But anyway, I digress. Getting back to the story, it's easy to see why this game is so fondly remembered, and why so many people are excited to see it resurrected in remastered form here. A tale like this is only so effective without the production values to back it up, and thankfully, Grim Fandango Remastered delivers on this front in spades. The writing is razor sharp, weaving in and out of situations both serious and comical, and the dialogue trees are full of quotable lines and memorable exchanges. Tim Schafer was at the top of his game when penning Manny's story back in the late '90s. All of those great lines would be all for naught, however, if not for the terrific voice acting in the game. Many games, movies, and other forms of media make the bold claim that their characters are unforgettable, but Grim Fandango is the rare exception that backs up this lofty proclamation. Tony Plana is brilliant as Manuel "Manny" Calavera, and Alan Blumenfeld regularly steals the show as Manny's wingman mechanic, Glottis. As a whole, it's tough to really single out any one actor in the game, because they're all so good. They bring Schafer's unique fusion of Mexican mythology, crime noire and jazz music to vibrant life. In fact, while gameplay is typically king when it comes to enjoying a video game, Grim Fandango Remastered is the rare title in which story rises above everything else. If you were to simply grab a walkthrough and solve each of the game's notoriously difficult puzzles without breaking a sweat, you'd probably really enjoy your time "cheating" your way through the title because the narrative is so strong and engaging.
Now, about those puzzles... boy, there are some doozies awaiting those brave enough to take the strategy guide-less plunge. At once both brilliant and maddening, Grim's puzzles are enough to break the most hardened of adventure game vets. This dichotomy stems from the way in which the game's nefarious puzzles are elaborately constructed and layered. Every time you think you've solved a problem and made progress, another roadblock is quick to present itself. You want that better client? Sure, you just need to get inside the server room. Think you figured out how to get inside the server room? Nope, the maintenance technician is standing in your way. You're in the server room, but now you can't hack into the server. Hope you paid attention earlier in the game. You've really got to train your brain to think the way Grim Fandango thinks. Admittedly, this takes some time. After year two of Manny's life, and its sprawling seaside metropolis, took literal, stress-riddled years off of my life, I really started to hit my puzzle solving stride in year three (the game is broken into four distinct sections, each representing one year in Manny's life). Year two is easily the most intricately plotted and complex puzzle sequence I've ever attempted in a game. Consider this fair warning. Be prepared!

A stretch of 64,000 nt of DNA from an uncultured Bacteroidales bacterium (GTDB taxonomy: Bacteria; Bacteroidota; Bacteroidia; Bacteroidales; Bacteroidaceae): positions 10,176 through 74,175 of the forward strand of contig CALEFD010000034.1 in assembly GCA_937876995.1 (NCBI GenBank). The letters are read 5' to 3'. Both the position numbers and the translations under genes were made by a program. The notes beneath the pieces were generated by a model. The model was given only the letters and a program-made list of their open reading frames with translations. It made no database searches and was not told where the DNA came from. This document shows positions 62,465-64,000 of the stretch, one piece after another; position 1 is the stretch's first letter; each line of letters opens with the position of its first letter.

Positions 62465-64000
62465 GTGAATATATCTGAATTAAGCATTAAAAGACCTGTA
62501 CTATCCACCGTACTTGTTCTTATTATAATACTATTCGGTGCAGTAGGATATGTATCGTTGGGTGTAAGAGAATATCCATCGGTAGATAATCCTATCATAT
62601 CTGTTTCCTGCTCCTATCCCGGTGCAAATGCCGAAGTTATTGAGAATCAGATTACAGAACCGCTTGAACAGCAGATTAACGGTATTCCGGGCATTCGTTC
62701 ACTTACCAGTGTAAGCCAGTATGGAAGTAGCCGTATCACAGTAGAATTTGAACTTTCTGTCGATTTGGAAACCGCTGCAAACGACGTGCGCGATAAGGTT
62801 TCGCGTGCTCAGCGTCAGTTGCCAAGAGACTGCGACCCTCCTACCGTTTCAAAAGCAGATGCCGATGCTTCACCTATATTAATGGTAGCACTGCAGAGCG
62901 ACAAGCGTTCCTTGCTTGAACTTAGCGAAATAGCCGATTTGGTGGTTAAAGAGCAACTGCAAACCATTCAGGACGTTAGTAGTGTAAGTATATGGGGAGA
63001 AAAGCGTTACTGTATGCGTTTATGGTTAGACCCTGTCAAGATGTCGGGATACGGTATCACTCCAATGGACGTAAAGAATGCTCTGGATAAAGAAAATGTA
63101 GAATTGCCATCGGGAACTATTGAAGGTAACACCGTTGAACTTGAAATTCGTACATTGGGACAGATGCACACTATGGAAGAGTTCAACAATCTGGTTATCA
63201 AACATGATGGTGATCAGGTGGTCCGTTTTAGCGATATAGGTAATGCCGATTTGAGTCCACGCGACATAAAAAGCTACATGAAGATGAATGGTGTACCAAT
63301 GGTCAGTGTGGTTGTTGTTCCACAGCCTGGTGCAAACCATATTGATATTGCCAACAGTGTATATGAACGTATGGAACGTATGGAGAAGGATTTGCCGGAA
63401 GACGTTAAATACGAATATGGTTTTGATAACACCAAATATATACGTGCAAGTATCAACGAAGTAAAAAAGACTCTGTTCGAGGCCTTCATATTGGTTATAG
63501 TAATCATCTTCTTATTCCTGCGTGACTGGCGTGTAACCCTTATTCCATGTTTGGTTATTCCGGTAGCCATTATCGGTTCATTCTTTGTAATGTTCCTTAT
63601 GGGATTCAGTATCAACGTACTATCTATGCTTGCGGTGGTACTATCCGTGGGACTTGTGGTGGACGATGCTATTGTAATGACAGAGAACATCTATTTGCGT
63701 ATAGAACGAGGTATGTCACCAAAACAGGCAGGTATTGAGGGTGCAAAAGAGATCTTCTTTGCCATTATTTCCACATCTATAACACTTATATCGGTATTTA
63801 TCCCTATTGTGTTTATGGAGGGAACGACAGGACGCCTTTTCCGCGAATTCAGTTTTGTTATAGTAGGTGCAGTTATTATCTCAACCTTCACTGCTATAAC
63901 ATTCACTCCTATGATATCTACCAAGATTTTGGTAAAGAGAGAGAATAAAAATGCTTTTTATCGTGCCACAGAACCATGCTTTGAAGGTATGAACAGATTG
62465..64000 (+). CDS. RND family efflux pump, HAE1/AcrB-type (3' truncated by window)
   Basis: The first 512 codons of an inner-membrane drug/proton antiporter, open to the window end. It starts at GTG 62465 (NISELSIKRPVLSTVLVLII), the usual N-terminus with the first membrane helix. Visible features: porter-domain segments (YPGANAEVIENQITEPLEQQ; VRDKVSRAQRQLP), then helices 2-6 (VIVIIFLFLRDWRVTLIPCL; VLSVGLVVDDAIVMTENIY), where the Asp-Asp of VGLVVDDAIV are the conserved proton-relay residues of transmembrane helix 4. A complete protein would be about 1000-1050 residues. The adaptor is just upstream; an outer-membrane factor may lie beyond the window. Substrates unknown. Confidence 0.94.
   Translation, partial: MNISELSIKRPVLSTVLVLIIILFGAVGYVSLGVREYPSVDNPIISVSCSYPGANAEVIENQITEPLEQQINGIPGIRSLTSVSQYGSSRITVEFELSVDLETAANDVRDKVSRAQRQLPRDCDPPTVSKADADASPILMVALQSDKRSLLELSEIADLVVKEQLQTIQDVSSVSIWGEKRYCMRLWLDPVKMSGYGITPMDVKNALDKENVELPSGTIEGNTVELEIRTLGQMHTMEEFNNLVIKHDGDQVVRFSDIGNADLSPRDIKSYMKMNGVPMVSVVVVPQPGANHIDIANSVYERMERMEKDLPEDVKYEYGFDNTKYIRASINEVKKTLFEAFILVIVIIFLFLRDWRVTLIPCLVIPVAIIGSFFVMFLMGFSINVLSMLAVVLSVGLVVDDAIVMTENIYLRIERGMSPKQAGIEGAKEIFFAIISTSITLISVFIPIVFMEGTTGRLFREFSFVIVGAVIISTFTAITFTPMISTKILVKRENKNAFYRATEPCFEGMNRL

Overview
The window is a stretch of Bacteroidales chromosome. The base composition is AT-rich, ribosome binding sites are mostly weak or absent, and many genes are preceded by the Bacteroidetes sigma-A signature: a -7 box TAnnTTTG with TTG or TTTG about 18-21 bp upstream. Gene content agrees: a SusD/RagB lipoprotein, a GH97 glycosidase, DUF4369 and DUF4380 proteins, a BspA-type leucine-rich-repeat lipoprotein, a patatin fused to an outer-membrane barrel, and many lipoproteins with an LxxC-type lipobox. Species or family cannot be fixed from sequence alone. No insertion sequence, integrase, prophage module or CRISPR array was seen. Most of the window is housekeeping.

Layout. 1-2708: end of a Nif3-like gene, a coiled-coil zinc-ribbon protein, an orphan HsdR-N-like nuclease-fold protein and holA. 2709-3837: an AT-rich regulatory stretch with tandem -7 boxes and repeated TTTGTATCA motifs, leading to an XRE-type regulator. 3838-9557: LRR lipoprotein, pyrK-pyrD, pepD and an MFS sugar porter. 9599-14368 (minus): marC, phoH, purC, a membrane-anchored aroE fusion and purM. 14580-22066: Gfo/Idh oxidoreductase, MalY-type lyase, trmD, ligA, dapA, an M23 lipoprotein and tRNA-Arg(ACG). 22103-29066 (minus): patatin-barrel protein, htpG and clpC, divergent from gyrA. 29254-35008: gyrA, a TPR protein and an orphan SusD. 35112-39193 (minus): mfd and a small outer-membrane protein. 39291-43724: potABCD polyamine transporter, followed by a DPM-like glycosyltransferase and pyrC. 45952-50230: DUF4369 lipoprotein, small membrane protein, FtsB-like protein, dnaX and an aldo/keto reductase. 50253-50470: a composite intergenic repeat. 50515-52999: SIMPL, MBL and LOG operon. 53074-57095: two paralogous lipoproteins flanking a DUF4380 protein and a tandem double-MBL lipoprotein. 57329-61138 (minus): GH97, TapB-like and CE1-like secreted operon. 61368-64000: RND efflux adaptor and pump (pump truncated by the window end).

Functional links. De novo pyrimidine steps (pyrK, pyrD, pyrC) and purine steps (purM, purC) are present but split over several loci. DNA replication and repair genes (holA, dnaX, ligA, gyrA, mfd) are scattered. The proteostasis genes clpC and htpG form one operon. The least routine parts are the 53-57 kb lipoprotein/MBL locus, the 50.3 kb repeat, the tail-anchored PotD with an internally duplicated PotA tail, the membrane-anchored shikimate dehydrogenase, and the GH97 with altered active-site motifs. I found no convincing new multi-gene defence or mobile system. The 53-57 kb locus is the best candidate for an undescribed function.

While adventure games are once again part of the modern video game vernacular thanks to Telltale Games and their efforts with titles like The Walking Dead and The Wolf Among Us, Grim Fandango is a cherished relic of the LucasArts period of point-and-click adventures. It was an era much different than the one Telltale dominates now. Whereas a title like The Walking Dead is more concerned with player choice and consequence, Grim Fandango is a rigorous puzzle solving experience. It's an exercise in patience and, oftentimes, frustration as you search through the same environments over and over, looking for that one item or that one interaction you missed the first ten times you were there. The lack of any kind of a hint system (ala the Monkey Island remasters) with this remaster is definitely a missed opportunity. A cleverly implemented hint system could have gone a long way towards relieving players, both casual and hardcore, of their frustrations.